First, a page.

To clarify, he does parse the weight discussion by saying the Semi has the same cargo capacity as a diesel semi. Hear for yourself at ~ 4:30:
Thanks for the clarification.
That's a huge
difference. There is no single value for maximum truck weight (it depends on axle count, axle spacing, which road, where...) so it's easy to compare an eight-ton diesel tractor and an 10-ton electric tractor and say they have the same payload because they can both haul a 30-ton trailer.
Commercial trucks in North America have their tare mass and maximum gross loaded mass posted on the side of the truck. Some which operate over wide areas have quite a list of gross combination weight values listed, each annotated with where it applies. The highest values (typically a Canadian federal limit of 62,500 kg - 137,789 lb - for a B Train Double) are more than 1.5 times the lowest values (such as the general US federal limit of 80,000 lb or 36,288 kg). Even within a single jurisdiction, a truck licensed for 40 tons and one licensed for 60 tons are not wildly different in their own weight.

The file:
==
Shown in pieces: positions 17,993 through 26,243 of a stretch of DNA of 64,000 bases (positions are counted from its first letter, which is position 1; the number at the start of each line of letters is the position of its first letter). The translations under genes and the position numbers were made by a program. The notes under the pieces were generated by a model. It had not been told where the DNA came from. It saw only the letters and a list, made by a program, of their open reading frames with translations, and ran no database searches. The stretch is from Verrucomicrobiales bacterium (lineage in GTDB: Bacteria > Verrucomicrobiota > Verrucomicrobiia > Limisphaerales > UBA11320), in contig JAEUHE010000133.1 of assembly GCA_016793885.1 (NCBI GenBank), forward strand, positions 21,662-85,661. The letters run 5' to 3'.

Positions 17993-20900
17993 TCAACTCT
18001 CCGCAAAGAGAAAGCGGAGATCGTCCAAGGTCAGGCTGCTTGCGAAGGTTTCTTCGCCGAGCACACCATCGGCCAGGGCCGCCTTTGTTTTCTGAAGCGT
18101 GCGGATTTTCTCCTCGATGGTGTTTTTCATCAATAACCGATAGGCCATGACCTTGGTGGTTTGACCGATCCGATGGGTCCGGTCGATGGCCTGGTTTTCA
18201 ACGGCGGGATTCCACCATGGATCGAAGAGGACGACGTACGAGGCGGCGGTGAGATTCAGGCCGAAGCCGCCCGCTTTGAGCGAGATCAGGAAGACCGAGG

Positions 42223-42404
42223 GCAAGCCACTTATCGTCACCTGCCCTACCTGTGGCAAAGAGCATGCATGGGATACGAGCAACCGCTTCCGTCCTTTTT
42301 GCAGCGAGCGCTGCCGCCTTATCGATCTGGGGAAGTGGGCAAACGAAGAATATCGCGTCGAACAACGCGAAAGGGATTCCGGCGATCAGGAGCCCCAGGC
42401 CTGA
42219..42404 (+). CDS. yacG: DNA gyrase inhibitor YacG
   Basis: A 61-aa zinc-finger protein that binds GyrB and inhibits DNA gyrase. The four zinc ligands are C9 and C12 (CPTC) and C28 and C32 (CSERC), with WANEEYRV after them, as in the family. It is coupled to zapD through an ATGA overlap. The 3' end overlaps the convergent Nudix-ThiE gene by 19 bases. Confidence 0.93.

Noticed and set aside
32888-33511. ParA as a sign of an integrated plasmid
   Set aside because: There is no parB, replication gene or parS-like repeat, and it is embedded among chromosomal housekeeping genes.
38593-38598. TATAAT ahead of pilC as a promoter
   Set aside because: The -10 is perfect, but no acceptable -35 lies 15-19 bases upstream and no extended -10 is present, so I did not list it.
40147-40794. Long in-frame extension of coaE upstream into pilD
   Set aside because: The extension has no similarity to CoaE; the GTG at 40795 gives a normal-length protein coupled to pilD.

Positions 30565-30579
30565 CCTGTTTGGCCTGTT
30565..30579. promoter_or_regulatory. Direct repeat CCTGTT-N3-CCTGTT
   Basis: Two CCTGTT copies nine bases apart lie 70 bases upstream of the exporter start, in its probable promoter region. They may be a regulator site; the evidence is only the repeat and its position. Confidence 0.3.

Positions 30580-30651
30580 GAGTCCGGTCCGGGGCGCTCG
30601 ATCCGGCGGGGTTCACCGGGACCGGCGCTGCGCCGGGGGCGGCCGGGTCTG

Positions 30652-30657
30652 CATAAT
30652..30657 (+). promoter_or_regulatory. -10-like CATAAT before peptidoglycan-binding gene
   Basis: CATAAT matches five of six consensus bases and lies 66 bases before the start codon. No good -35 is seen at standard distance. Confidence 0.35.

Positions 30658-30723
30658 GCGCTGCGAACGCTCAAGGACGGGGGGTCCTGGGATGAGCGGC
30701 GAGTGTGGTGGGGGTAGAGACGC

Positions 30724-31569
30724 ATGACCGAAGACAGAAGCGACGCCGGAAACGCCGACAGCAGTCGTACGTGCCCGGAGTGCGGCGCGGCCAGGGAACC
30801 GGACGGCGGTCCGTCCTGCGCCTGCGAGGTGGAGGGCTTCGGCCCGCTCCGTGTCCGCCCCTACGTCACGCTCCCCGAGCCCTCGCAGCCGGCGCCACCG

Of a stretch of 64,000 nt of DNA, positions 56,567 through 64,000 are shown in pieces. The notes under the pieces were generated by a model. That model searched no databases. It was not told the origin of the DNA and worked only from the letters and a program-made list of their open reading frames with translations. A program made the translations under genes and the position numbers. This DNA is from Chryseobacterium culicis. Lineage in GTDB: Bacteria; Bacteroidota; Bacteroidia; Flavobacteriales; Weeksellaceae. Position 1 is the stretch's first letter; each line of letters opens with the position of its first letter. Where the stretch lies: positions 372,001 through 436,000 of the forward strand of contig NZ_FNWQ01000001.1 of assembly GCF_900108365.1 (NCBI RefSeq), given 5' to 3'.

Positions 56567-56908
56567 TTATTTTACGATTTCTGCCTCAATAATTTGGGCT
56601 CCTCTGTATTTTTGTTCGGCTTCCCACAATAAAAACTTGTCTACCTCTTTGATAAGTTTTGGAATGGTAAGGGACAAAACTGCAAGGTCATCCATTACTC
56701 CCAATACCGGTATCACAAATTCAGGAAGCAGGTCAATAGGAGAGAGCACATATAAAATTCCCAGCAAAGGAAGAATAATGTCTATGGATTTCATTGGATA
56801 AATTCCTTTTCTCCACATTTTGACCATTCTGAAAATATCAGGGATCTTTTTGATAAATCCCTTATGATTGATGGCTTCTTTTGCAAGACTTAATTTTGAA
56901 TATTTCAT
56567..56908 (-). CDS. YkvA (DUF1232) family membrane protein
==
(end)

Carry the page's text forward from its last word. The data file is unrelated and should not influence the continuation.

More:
On the other hand, Guillen refers to only a single GVW limit (the US federal value) and says that they are aiming
to have the same payload... so nothing has actually been achieved, and we're still talking about aspirations. Even the 800 kilometre (500 mile) range is expressed as a target, not an actual specification. By the time these numbers get from the Truck VP to the Supreme Leader (Musk), of course they become absolutes.